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Title: Effectiveness of School Water Supply, Sanitation and Hygiene Program: In the case of
Authors: Habtamu, Alemu Jano
Advisors: Feyera Senbeta (PhD)
Keywords: Primary SCHOOL
Education , BGRS
Copyright: May-2011
Date Added: 30-Nov-2012
Publisher: AAU
Abstract: School WaSH survey was carried out in the primary schools of Assossa woreda, BGRS, Ethiopia. It was intended to assess the situation and effectiveness of water supply and sanitation facilities in schools, hygiene awareness of teachers, hygiene knowledge and practice of students and outreaching families. The study employed muti-stage sampling method and accordingly, 16 schools were selected from the Woreda(35% of the schools) for facility situation analysis, and of which three schools were selected for in-depth study by drawing sampled students from grades 4th, 6th and 8th (10% from each grade). About 64 teachers (20% of teachers in all sampled schools) and 166 students (54.2% of girls) were considered for in-depth survey. Data were collected by questionnaire, interview, FGD and observation. The data were analyzed by employing statistical methods and software (SPSS) along with the chi-square test. More than 56% of the schools did not have access to water within their compound. About 56.3% of the schools were not able to get water all of the times and 38% of the schools that were using their water for drinking purpose were getting their water mainly from unprotected sources. Almost all rural schools (68.7%) were using unprotected water sources (p<0.05). Seventy five percent of the schools did not make any treatment to their water. The toilet student ratio was 1:98 and 1:101 for boys and girls respectively, which is above the limit of national standard. The schools did not have clean toilets (47%), and 33% of schools have toilets that were smelly to the extent that made their usage difficult. Only 18.4% of children were regularly using latrines for defecation. The main factors for irregular use of toilets were poor cleanness (53.7%) and long queue (55.1%). More than 62% of schools had no hand washing facilities. Nearly 41% of students were not washing their hands due to lack of water supplies in their schools, and only 21.7% of boys and 12% of girls were using school toilets regularly. More than 18% of students faced diarrhoea this year at least once and 15% of the cases were absent from school at least for one day due to the illness. Despite the difference in location (urban v rural), students had the same problem at all schools. Hand washing behavior of students after defecation was poor. The absence of desired behaviors was steamed from lack of knowledge and facilities/resources to support learned behaviors. Almost all schools had no maintenance plan for their WSS facilities. Knowledge and attitude of students were significantly different across school localities (low in rural). At least 58.1%, 26% & 68.4% of students in Selamber, Hoha No. 4 and Nigat responded respectively that hands should be washed after defecation, and before eating foods and fruits (p< 0.01). There was a fragile and significantly varied knowledge & attitude of students among different grade levels towards the cleanness of clear water and critical times to wash hands. More than 20% of the sampled students confirmed to eat less food when they caught with diarrhea (p<0.05). Nearly 96% of students claimed to wash hands with no visible dirt and 31.8% of students said that clear water is always clean. More than 73% of teachers mentioned that they did not get any training on school WaSH. The level of attention given by schools and local government for school WaSH was low. Financial capacity, inter-sector and stakeholder cooperation and harmonization were also very weak. This study provides baseline information for future interventions and reveals future research areas in these schools for sanitation and hygiene education program. The results show that sanitation and hygiene conditions of the schools are in need of appropriate system, due attention and commitment to ensure effective school WaSH.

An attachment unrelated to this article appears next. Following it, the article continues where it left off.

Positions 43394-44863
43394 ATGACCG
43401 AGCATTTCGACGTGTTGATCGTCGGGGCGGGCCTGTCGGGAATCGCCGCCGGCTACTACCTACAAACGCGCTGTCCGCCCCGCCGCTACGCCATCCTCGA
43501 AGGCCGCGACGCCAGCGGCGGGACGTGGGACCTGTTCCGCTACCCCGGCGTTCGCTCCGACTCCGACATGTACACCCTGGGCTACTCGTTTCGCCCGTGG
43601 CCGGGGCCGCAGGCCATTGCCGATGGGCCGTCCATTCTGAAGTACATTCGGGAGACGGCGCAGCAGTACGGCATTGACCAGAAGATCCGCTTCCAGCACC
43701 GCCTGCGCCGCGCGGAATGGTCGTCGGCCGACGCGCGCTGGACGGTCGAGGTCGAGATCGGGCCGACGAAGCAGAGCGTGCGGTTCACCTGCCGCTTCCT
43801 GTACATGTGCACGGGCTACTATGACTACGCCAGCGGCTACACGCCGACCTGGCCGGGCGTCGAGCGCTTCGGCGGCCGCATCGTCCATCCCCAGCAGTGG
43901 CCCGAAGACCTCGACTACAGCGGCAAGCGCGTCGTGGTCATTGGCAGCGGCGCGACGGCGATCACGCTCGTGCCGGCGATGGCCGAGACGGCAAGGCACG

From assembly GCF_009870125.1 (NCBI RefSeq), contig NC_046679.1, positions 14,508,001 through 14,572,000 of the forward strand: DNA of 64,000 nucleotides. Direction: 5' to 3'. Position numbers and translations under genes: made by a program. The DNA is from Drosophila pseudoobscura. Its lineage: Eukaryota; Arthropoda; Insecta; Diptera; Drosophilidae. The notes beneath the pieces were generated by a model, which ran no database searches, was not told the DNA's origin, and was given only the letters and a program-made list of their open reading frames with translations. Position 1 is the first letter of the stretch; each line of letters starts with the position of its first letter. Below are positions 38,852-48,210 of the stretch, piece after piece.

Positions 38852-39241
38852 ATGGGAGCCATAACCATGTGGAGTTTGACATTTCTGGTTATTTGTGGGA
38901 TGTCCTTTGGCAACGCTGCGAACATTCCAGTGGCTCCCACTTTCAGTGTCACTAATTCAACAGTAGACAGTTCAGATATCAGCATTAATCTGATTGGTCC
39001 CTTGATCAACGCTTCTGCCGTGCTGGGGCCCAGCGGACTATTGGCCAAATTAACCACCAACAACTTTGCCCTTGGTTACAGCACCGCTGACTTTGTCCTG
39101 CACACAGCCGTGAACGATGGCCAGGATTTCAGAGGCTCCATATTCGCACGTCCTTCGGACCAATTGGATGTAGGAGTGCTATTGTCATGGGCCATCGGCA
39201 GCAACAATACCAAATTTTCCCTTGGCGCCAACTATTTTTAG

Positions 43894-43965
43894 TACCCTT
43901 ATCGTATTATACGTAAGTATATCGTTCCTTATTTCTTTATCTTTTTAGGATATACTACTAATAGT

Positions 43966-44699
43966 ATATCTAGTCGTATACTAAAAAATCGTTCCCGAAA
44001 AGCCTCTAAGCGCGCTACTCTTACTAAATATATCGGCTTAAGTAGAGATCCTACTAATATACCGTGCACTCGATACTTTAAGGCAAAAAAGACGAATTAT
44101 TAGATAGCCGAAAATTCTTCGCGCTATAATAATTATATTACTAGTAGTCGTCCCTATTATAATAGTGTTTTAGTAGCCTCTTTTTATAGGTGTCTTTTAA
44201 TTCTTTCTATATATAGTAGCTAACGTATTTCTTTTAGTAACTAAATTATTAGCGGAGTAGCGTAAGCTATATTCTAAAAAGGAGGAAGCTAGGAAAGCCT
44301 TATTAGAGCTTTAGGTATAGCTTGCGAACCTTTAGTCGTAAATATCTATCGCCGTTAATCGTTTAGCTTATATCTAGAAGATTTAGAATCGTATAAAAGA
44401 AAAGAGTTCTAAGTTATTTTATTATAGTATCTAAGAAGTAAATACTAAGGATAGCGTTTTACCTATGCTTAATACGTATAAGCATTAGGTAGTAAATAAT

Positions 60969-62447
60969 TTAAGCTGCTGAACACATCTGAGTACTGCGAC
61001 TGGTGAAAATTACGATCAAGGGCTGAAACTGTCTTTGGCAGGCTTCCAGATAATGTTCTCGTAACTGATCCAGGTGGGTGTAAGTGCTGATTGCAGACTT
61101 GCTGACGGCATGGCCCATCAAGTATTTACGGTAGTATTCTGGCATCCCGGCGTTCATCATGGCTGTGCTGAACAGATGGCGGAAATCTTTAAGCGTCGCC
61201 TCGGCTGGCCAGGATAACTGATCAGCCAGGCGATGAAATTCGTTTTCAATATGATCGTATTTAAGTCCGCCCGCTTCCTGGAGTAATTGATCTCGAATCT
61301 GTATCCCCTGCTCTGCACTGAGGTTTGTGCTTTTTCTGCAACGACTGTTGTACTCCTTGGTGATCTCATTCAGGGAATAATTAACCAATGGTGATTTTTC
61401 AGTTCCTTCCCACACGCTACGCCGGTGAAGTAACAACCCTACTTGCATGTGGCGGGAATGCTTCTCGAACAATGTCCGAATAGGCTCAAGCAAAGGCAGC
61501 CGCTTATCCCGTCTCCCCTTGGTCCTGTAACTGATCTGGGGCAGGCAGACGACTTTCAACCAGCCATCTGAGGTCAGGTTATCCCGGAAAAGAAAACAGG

URI: http://hdl.handle.net/123456789/4155
Appears in:Thesis - Eniviroment & Development

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